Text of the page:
Saturday, August 25h
The Showbox at the Market
If you weren't sure about the politics of Conor Oberst's reunited band Desaparecidos from>"/>
Saturday, August 25h
The Showbox at the Market
If you weren't sure about the politics of Conor Oberst's reunited band Desaparecidos from their screaming, seething power-pop/emo/indie rock songs, you'd get a pretty good idea from their dedications Saturday night at the Showbox. Those shout-outs included: Pussy Riot, the Occupy movement (or "anyone who's taken to the streets in the past year"), "all the wonderful people of Arizona who happen to have brown skin and have are dealing with that state's institutionalized racism," Joe Strummer, and military Wikileaker Bradley Manning ("a true patriot, who spends 23 hours a day in solitary confinement for telling the truth about our government...and our government doesn't like the truth...and shame on you, Barak Obama.") More broadly, at one point, Oberst said "come on, we're all in this together," and it felt sincere.
To Pussy Riot, the band dedicated new song "Back Sell," a number about payola and music industry corruption--a weird choice for an art punk protest group that isn't actually engaged in the traditional music business, but maybe Desaparecidos don't really have a ton of great feminist songs (the "Man and Wife" diptych coming perhaps closest in its deconstruction of "bitches be shopping" mentalities). For the Occupy movement, they did new song "The Left is Right," whose lyrics invoked taking "baseball bats to the limousines." To the brown people of Arizona, they dedicated "Back Sell"'s A-side, "Marikkkopa," about Maricopa county's rabidly anti-immigrant sheriff Joe Arpaio. For Joe Strummer's belated birthday, they played the Clash's homage to Catalonia '36, "Spanish Bombs." To Bradley Manning, they dedicated a brand new song, never before played live that had one chorus about "freedom isn't free/and neither is apathy" and another raging, breakneck chorus repeating "you can't stop us/we are Anonymous," seemingly shouting out the loosely anarchistic hacker collective (and putting Desaparecidos in the good company of Atari Teenage Riot.)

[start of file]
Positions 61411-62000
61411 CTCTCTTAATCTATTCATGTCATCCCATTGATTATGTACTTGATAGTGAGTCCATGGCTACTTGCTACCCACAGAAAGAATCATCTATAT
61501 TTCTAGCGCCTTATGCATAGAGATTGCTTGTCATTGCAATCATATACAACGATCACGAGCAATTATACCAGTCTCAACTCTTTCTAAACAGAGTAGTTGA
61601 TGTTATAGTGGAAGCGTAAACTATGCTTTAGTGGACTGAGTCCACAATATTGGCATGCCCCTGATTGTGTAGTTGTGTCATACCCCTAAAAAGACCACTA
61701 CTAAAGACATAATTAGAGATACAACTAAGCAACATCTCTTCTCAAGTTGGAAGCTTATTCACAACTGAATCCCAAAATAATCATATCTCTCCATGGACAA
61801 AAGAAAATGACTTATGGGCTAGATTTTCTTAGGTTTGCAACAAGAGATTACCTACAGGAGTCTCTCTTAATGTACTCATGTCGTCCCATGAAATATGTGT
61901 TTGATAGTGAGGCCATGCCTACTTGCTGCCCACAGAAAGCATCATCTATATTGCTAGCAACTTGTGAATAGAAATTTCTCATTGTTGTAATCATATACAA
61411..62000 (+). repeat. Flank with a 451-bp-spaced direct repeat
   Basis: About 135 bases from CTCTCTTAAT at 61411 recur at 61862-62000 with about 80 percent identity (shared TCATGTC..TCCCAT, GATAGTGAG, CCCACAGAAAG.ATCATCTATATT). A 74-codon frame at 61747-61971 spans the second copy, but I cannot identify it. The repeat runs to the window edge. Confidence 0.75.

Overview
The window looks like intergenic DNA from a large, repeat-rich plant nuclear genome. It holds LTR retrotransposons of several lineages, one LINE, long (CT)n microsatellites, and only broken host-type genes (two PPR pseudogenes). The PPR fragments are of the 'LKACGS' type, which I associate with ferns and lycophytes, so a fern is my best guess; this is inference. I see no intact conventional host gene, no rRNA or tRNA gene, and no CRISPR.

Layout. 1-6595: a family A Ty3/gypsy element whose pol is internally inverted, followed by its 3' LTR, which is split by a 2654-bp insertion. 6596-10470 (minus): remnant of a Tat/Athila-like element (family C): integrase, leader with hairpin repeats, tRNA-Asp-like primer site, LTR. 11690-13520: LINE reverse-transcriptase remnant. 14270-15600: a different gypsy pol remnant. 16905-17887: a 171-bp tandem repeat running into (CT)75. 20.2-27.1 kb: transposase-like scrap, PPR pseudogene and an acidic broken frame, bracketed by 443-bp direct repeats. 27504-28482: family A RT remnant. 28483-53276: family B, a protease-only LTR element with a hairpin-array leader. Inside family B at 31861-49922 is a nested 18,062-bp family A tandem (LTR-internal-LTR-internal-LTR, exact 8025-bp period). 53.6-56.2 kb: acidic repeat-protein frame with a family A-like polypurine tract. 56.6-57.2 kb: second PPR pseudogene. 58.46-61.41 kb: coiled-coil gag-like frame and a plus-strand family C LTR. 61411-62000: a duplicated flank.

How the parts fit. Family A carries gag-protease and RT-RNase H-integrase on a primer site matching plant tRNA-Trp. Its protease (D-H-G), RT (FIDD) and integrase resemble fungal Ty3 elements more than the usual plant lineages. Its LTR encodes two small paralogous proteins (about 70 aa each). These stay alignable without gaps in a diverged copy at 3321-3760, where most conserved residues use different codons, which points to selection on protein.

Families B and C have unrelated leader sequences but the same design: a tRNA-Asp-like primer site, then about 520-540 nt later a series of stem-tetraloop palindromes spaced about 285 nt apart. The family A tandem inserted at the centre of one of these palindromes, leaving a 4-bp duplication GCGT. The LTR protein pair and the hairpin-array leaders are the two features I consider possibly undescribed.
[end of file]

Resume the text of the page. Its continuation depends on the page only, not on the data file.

Now, some people will make fun of bands or artists for taking political stances, will rag on Conor Oberst for not being thorough or nuanced or logically coherent enough in his art or his supporting statements. And while it's true that political art always runs a greater risk of coming across heavy handed or laughable--cf. Macklemore--this kind of critique misses at least two things...
1. In a post-modern, Death of the Author world, we can evaluate the works of an artist separate from what we think we know of them as people, and 2. We don't expect Conor Oberst to have exactingly detailed solutions to the problems of terrorism and the Middle East for precisely the same reason we don't expect Bill Clinton to be the World's Funkiest Saxophonist and go on tour with soul-brother George Clinton: We look to art for inspiration, we look to the political sphere for public policy (and we don't always need the former to be as real-world coherent as the latter). So when a band incorporates politics into their songs, we may find ourselves driven to further reading or action--as Oberst directed show-goers to a table for more information about immigration rights--but we ought to still evaluate those songs as stand-alone works of art. And Desaparecidos' songs fucking rock.
Their show on Saturday night reminded me of nothing so much as the time Weezer played the same room back in 2000. That was four years into the hiatus after Pinkerton, and before anyone knew the band was coming back for good (and increasingly for ill), so that show also had a bucket-list, one-off reunion vibe. But more than that, you'd be a fool not to hear noisy, messy Pinkerton in some of Desaparecidos' songs (especially the slow-chugging and riffing "Mañana")--like I said, "like Weezer reading you Adbusters"--in their big power chords, their blown-out live volume, or Matt Baum's super hard hitting drum fills. Desaparecidos flubbed a couple guitar leads here and there--they mentioned that this was their first proper tour date following a few individual shows--and their loud/quiet/loud structures had the unintended consequence of making the quiet parts feel almost as rote (far more so than on record) as the loud parts were explosively cathartic. Overall, though, it was a raggedly exhilarating show, with a set list covering all of sole album Read Music/Speak Spanish as well as new material. It should have been a sold-out crowd.
Critic's Notebook: On the way in, I stood behind four Hispanic gentlemen, who weren't there to hear Desaparecidos sing "Marikkkopa" but were looking for El Tri, an actually Mexican (not just Spanish-named) band playing that same night at the Showbox SoDo. On the way out, a young woman was shouting about revolution and reading loudly from some literature while the crowd milled, mingled, and dispersed.
1. "Greater Omaha"
2. "Man and Wife, the Former"
3. "The Happiest Place on Earth"
4. "Mall of America"
5. "Back Sell"
6. "The Left is Right"
7. "Survival of the Fittest/It's a Jungle Out There"
10. "Man and Wife, the Latter (Damaged Goods)"
12. "Spanish Bombs"
13. (new song)
14. "Hole in One"